On quarterback ChrisLewis' passing with a more experienced offensive line
"Chris can throw passes now that he couldn't throw earlier in the season because the offensive line is holding blocks longer. And because of some of the things we've done, we're not seeing as much pressure as we were seeing earlier in the season. People were increasing their blitz package by 30%-50% against us and just putting great pressure on the offensive line to hold blocks and to make the quarterback get rid of the ball more quickly. We had to run more precise routes more rapidly as a wide receiver, so it's kind of a snowball effect. When you're able to sustain blocks a little bit longer you can do a little bit more and that makes people play a little bit more honestly. It opens up different aspects of the game. Saturday you really saw what David Kelly and the offensive staff working towards multiplicity and taking advantage of the talents that we have."
On plans for the offense
"We want continued improvement across the board: more precise routes, more effective views from the back end in terms of cuts, running consistently in a physical nature, the offensive line, the pass protection, the run-blocking schemes, the quarterback decision-making process, the actual passes, so we can continue to improve every area of the football team. But the satisfaction of seeing the execution and the work they've put in come through with productivity is certainly very encouraging to (the players), and it doesn't come as a great surprise to me. I knew we had that capability, but it was also a continuing work in progress.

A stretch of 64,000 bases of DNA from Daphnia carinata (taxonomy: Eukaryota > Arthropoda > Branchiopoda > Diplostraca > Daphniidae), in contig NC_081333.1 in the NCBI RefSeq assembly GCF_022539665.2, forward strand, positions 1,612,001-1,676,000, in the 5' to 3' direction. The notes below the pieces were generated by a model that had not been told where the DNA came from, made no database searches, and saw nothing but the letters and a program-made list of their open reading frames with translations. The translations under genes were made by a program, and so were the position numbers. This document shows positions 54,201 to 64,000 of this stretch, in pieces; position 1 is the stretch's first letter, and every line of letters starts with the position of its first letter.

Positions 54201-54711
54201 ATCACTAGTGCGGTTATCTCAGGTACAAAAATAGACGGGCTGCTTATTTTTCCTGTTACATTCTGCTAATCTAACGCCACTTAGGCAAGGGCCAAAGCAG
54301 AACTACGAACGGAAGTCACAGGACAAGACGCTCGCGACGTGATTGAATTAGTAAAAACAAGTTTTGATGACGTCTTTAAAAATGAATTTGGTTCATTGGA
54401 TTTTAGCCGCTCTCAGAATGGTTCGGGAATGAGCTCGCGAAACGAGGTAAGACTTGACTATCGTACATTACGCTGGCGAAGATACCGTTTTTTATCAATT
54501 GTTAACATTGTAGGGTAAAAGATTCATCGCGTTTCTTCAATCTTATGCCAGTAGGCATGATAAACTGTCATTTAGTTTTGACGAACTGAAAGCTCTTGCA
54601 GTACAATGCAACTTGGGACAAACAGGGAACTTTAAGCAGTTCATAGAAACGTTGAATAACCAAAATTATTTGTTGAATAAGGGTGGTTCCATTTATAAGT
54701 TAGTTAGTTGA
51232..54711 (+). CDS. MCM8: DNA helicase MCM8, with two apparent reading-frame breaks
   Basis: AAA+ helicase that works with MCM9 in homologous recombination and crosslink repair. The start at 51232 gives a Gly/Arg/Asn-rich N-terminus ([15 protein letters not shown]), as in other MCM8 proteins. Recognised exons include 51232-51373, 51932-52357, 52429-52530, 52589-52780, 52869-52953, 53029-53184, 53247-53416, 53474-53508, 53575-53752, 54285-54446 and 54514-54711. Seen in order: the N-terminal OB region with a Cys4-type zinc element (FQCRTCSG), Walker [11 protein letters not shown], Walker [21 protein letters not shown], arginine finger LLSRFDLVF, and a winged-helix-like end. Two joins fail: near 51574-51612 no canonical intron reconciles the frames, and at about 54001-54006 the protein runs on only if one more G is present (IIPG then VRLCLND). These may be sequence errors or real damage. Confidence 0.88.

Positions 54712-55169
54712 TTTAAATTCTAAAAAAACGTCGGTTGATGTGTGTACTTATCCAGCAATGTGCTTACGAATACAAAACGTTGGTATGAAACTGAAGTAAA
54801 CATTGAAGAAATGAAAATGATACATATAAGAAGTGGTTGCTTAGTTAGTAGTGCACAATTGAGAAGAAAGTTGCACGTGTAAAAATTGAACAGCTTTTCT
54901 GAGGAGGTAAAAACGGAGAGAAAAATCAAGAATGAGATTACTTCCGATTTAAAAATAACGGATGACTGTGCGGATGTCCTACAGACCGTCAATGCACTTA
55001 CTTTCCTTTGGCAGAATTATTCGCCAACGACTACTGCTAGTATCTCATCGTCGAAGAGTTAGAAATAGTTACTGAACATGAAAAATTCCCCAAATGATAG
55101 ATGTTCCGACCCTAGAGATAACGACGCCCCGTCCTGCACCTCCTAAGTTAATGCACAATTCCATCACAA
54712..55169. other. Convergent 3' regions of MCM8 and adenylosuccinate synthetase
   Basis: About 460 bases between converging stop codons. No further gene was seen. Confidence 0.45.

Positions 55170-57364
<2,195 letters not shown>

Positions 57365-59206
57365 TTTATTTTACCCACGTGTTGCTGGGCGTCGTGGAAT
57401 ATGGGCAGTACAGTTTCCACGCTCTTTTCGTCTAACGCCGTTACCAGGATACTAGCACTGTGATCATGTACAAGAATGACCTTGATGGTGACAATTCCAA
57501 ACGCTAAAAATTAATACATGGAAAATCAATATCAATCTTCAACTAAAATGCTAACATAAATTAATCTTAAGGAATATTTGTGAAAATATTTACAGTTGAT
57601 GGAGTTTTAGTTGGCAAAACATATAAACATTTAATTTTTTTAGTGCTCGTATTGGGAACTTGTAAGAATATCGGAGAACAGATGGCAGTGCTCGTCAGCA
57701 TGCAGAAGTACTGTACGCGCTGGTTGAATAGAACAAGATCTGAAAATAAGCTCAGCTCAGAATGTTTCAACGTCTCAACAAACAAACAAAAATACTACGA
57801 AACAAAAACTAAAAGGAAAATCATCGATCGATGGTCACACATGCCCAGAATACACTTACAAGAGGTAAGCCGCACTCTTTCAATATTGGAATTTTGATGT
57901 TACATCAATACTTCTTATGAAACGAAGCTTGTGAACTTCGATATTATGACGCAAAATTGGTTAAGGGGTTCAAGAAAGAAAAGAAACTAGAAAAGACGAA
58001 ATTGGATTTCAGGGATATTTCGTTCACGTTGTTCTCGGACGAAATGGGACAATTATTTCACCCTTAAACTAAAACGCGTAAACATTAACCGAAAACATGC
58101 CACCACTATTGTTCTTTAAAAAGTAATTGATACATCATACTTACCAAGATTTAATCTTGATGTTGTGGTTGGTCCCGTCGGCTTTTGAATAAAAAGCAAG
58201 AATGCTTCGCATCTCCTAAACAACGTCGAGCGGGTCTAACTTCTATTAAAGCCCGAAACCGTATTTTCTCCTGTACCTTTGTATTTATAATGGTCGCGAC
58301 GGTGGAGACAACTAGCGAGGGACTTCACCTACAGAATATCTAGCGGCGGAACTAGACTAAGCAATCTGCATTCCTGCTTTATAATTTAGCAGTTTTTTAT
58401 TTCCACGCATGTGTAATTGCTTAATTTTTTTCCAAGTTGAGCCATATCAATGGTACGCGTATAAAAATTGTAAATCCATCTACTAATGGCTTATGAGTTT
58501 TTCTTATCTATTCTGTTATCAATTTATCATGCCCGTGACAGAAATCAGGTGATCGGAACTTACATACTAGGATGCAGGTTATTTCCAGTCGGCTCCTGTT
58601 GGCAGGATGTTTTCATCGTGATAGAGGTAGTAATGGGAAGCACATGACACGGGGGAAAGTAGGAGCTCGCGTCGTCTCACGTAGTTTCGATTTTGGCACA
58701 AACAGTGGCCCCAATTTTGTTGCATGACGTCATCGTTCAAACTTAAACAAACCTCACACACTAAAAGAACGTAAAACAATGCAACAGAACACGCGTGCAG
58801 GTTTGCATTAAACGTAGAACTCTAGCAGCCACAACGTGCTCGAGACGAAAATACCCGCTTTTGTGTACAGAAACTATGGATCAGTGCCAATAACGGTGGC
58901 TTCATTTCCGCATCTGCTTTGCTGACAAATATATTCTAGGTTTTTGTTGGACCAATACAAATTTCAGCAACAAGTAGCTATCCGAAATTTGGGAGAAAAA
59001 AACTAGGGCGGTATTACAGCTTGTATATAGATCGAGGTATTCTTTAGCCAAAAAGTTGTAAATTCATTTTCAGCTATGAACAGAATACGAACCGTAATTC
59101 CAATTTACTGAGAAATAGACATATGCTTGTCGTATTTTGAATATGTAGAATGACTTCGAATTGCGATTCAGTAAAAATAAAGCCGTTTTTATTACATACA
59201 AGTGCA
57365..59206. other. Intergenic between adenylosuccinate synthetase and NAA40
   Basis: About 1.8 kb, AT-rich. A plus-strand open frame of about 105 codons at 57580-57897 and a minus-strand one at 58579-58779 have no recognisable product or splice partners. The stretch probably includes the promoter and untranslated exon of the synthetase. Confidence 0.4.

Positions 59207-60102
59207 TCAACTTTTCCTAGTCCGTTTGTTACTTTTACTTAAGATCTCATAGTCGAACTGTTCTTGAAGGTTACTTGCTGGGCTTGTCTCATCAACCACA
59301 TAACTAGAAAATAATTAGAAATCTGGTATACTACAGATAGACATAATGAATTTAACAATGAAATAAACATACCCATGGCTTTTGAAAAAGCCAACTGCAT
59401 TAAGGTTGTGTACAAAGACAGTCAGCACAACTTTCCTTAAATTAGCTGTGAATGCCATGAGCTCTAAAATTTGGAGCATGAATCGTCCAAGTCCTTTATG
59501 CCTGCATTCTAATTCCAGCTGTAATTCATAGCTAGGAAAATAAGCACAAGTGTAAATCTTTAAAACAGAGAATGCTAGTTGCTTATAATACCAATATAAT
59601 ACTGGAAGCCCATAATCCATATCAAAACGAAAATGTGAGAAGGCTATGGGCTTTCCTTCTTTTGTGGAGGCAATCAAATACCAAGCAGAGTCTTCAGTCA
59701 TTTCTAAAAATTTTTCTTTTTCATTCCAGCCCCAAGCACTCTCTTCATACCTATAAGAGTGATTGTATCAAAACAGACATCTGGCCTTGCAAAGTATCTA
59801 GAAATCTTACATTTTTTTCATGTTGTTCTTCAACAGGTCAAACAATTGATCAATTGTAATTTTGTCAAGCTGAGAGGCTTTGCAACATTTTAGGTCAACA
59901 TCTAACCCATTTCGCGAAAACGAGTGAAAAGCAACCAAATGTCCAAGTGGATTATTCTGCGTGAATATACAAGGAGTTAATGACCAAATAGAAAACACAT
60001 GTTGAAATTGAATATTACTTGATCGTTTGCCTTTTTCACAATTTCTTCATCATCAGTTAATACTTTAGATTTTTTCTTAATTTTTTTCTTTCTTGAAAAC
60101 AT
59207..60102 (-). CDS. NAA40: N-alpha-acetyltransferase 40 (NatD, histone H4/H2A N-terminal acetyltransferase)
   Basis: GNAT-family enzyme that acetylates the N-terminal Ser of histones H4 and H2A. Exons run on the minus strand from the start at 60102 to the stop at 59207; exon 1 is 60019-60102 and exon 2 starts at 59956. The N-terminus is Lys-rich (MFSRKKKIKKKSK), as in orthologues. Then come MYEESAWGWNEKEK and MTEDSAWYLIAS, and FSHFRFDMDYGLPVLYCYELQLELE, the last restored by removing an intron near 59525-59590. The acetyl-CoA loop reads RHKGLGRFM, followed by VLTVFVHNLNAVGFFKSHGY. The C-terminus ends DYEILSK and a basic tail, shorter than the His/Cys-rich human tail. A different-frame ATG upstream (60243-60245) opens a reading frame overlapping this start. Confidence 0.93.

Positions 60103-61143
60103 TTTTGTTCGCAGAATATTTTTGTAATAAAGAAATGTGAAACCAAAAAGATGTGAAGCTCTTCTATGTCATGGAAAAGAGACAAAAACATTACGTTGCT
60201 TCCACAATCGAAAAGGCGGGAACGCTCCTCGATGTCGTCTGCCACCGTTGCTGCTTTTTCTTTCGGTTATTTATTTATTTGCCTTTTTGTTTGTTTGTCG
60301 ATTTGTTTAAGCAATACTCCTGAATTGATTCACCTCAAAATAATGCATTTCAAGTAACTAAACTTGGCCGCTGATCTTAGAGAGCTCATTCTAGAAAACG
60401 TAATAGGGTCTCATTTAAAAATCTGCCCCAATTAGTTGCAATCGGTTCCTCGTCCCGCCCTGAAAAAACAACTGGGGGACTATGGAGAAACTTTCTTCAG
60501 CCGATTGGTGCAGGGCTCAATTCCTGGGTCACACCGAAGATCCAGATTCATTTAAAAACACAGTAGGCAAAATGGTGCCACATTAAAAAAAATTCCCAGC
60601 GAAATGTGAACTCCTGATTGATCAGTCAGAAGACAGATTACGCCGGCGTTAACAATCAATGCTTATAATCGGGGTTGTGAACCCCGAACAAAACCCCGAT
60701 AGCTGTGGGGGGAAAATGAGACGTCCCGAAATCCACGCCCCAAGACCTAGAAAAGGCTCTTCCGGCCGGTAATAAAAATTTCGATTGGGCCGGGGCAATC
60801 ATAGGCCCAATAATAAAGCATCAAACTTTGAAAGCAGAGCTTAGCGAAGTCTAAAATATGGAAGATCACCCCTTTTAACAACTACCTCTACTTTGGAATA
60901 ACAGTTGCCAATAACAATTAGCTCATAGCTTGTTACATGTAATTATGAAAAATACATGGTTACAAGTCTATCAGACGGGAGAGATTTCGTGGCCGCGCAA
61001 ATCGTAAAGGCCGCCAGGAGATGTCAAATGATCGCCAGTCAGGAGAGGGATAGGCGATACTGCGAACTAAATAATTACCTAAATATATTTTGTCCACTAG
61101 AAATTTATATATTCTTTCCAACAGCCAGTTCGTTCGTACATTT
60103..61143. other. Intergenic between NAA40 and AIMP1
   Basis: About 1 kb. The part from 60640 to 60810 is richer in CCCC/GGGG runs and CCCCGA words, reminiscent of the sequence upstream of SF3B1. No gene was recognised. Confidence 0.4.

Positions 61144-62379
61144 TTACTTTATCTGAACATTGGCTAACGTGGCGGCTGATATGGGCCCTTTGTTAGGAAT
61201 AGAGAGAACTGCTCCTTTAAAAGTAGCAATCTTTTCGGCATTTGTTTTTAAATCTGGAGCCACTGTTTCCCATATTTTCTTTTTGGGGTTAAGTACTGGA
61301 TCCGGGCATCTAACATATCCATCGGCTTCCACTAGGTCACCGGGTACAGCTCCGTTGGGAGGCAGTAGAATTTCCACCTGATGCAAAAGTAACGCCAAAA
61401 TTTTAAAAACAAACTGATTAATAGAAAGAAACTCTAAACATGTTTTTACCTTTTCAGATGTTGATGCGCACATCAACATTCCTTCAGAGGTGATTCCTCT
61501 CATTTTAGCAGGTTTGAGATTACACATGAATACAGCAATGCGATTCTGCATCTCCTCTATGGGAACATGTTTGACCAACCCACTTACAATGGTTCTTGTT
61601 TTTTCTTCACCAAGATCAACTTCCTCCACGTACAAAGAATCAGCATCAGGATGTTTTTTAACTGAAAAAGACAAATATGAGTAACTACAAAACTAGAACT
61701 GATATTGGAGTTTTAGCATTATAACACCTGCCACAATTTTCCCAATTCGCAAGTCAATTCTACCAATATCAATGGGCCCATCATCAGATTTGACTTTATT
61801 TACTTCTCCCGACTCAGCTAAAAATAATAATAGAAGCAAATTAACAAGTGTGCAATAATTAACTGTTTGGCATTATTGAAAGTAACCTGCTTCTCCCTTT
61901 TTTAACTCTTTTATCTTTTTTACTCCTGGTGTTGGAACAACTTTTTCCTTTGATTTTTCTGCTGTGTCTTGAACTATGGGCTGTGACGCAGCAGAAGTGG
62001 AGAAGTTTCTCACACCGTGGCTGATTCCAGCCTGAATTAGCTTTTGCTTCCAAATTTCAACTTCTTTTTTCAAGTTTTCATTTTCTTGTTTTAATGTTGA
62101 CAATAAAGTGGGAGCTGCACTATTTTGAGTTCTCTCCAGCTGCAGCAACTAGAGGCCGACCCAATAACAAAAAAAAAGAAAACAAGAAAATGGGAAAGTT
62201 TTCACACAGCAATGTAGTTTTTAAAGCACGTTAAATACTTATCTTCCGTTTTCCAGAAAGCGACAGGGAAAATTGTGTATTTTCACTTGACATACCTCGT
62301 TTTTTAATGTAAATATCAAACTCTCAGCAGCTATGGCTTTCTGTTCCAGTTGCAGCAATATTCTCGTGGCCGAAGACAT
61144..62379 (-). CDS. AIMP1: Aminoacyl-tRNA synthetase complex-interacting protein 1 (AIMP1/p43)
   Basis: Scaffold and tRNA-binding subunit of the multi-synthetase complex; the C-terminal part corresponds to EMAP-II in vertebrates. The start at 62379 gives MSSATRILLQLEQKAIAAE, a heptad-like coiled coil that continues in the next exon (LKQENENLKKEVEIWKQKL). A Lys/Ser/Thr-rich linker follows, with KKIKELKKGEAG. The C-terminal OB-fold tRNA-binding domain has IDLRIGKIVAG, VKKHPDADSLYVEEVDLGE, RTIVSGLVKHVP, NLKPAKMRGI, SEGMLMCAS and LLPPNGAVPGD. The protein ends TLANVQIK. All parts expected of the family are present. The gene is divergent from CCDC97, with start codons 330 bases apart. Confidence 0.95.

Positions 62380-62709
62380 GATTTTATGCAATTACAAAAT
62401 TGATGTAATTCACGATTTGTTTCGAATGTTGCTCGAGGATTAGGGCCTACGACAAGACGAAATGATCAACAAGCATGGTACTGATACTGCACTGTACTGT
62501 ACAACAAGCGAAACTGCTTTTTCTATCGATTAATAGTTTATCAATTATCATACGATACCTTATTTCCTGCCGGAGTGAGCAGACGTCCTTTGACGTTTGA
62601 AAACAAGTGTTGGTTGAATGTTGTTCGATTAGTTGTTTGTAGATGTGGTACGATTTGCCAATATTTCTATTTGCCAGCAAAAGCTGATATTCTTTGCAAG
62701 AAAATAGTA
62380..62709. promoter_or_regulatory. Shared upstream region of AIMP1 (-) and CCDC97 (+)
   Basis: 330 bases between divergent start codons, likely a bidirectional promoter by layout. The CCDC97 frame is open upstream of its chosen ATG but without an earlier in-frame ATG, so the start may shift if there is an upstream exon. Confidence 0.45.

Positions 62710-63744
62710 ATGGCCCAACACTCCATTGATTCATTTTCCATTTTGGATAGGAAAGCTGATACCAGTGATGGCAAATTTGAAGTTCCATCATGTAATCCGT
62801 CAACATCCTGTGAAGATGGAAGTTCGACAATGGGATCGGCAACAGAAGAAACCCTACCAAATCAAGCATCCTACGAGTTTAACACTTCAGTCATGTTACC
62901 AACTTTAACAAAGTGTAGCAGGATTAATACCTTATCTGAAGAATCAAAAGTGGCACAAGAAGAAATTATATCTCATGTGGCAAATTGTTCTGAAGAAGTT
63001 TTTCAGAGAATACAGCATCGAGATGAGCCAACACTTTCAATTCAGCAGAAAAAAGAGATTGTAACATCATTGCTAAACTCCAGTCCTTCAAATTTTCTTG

On quarterback ChrisLewis
"(Quarterbacks coach) Bill Cubit has done a tremendous job working with Chris, playing within himself and his decision-making capabilities. He doesn't try to make all the plays, but making the plays that are available to him. He tucked in the ball and scrambled, picking up a couple of key first downs. Rather than waiting and hanging on a receiver, he threw the ball away and avoided a loss of yards. He did a nice job of looking off receivers and dropping the ball underneath. He did that a couple times with Alex Smith, looking off a linebacker. So it's been fun to watch that kind of progression, and I give great credit to him. He was in a tough situation where he wasn't seeing a lot of time, but he never backed off in his yearn to learn, digesting what we're asking of the quarterback situation and believing in himself. And the opportunity arose and he's taken full advantage of it."